LC-ESI-MS/MS was performed on a linear trap quadrupole (LTQ) Orbitrap XL from Thermo Electron (San Jose, CA, USA) equipped with a NanoAcquity system from Waters. Peptides were trapped on a home-made 5 μm 200 Å Magic C18 AQ (Michrom) 0.1 × 20 mm pre-column and separated on a home-made 5 μm 100 Å Magic C18 AQ (Michrom) 0.75 × 150 mm column with a gravity-pulled emitter. The analytical separation was run for 35 min using a gradient of H2O/FA 99.9%/0.1% (solvent A) and CH3CN/FA 99.9%/0.1% (solvent B). The gradient was run as follows: 0-13 min 95% A and 5% B, then to 65% A and 35% B at 14 min, and 20% A and 80% B at 19 min at a flow rate of 220 nL/min. For the MS survey scans, the orbitrap (OT) resolution was set to 60000, and the ion population was set to 5 × 105 with an m/z window from 400 to 2000. For protein identification, up to five precursor ions were selected for collision-induced dissociation (CID). For MS/MS in the LTQ, the ion population was set to 1 × 10e4 (isolation width of 2 m/z), while for MS/MS detection in the OT, it was set to 2 × 10e5 (isolation width of 4 m/z) and 1 × 10e5 (isolation width of 2 m/z) for gel samples and lyophilized samples, respectively, with resolution of 7500, first mass at m/z = 100, and maximum injection time of 750 ms. The normalized collision energies were set to 35% for CID.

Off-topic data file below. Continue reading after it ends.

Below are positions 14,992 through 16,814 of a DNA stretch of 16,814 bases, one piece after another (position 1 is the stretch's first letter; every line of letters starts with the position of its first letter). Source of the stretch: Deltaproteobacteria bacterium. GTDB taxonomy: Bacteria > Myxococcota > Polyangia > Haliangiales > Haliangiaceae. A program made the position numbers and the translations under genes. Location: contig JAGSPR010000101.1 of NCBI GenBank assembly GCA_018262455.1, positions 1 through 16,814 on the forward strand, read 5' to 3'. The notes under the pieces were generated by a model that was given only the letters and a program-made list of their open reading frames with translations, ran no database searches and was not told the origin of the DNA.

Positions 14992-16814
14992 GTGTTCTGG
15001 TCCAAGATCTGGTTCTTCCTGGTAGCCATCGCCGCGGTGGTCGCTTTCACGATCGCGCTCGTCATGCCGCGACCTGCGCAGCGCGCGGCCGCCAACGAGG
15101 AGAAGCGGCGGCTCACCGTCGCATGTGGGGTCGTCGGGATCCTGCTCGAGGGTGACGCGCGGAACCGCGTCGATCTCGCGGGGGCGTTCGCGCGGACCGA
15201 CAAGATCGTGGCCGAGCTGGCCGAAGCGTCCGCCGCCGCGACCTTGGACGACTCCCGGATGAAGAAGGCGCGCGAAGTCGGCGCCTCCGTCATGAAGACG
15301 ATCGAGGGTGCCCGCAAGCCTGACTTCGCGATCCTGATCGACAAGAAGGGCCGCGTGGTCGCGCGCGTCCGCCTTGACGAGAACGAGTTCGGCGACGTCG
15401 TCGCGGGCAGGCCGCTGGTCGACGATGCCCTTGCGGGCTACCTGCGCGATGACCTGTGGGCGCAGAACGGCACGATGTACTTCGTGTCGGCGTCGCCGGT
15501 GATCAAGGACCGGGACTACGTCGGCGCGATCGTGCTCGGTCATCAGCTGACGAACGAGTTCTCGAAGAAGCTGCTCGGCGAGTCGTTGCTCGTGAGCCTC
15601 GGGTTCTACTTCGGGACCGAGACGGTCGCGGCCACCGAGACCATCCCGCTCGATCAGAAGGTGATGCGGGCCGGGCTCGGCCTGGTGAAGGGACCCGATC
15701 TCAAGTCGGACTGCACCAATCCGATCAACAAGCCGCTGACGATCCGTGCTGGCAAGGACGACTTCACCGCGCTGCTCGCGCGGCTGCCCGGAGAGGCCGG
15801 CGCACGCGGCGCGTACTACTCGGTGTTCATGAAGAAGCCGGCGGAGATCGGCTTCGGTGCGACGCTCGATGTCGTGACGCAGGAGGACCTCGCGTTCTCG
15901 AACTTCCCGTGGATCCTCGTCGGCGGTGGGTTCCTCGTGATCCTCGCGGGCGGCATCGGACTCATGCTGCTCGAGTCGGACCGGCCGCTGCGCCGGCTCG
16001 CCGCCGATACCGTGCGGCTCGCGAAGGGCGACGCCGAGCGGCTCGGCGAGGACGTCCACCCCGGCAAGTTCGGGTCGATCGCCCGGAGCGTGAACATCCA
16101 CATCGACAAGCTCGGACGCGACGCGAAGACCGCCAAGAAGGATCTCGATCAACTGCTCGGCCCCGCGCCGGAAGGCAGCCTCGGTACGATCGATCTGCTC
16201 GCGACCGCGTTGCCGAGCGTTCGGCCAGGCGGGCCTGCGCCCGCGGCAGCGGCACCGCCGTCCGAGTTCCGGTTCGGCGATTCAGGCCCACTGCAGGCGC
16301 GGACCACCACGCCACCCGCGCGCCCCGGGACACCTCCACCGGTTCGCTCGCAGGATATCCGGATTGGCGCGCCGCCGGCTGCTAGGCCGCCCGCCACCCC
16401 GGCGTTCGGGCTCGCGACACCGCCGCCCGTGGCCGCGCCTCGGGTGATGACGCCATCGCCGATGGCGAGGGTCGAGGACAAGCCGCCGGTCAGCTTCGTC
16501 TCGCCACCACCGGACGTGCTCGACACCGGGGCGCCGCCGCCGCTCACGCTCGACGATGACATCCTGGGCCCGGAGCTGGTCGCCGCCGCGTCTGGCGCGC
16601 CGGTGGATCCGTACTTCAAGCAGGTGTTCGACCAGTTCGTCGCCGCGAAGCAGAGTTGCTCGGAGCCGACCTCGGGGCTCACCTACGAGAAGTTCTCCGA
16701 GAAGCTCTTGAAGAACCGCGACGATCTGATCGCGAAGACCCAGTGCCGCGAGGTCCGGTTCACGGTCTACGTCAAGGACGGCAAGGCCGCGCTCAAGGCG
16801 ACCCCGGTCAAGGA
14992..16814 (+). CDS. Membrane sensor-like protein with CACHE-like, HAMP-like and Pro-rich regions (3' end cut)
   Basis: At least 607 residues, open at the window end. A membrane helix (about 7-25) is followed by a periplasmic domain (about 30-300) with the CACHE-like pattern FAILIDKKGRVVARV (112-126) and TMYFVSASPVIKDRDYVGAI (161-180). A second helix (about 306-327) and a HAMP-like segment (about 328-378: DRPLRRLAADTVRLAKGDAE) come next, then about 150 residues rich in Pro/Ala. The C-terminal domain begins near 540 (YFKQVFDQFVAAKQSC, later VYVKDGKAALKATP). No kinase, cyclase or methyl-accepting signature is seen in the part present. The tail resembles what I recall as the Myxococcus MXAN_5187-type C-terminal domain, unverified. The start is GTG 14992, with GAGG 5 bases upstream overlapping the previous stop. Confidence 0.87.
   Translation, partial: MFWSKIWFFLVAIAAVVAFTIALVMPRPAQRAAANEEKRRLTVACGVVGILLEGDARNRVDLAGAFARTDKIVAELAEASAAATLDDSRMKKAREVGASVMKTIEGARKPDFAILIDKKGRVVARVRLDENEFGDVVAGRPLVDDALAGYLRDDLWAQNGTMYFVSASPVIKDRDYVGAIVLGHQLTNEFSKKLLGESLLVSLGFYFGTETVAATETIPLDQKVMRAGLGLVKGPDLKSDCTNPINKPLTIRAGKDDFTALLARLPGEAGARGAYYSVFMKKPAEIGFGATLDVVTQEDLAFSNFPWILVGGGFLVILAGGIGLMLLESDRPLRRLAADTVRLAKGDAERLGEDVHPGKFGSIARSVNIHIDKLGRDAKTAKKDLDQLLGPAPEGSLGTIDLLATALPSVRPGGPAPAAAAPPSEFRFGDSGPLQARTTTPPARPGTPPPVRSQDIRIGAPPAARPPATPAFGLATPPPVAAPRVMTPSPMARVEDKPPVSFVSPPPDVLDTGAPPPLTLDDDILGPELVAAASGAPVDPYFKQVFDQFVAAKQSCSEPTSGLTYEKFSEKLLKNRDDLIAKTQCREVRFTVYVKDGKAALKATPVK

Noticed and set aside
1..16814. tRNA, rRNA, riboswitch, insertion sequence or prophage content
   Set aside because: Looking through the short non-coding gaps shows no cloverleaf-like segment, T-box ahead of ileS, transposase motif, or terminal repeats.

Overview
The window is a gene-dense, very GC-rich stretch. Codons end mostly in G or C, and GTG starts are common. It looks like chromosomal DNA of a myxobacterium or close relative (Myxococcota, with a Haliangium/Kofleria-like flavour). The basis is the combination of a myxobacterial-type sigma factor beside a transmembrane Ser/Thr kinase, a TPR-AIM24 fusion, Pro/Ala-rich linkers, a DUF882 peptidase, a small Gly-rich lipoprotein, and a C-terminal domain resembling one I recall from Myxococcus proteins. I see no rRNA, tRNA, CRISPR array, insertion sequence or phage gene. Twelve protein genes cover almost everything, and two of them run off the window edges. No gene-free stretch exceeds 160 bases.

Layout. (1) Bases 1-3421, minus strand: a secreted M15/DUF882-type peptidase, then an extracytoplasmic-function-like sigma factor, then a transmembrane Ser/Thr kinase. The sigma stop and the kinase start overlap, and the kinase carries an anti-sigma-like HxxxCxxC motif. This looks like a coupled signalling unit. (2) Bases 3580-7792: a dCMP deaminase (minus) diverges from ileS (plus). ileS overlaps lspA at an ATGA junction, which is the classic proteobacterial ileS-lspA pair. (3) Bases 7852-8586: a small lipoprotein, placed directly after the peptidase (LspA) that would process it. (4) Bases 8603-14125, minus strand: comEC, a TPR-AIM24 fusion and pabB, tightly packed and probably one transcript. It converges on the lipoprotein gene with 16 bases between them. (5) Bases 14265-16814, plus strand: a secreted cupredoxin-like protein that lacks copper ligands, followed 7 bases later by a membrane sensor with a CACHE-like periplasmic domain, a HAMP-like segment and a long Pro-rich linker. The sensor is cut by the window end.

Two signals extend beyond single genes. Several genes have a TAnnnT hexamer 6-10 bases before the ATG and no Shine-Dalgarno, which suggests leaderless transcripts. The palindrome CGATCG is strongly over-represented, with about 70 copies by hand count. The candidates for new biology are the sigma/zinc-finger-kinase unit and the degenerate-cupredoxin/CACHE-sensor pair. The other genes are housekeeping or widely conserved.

Database searching and criteria for protein identification

Peak lists were generated from raw orbitrap data using the embedded software from the instrument vendor (extract_MSN.exe). The monoisotopic masses of the selected precursor ions were corrected using an in-house written Perl script [30]. The peak list files were searched against the SwissProt/trEMBL database (Release 15.10 of 03-Nov-2009) using Mascot (Matrix Sciences, London, UK). Human taxonomy (98529 sequences) was specified for database searching. The parent ion tolerance was set to 10 ppm. Variable amino acid modifications were oxidized methionine. Trypsin was selected as the enzyme, with one potential missed cleavage, and the normal cleavage mode was used. The mascot search was validated using Scaffold 3.00.03 (Proteome Software, Portland, OR). Only proteins matching with two different peptides with a minimum probability score of 95% were considered identified.

Western blot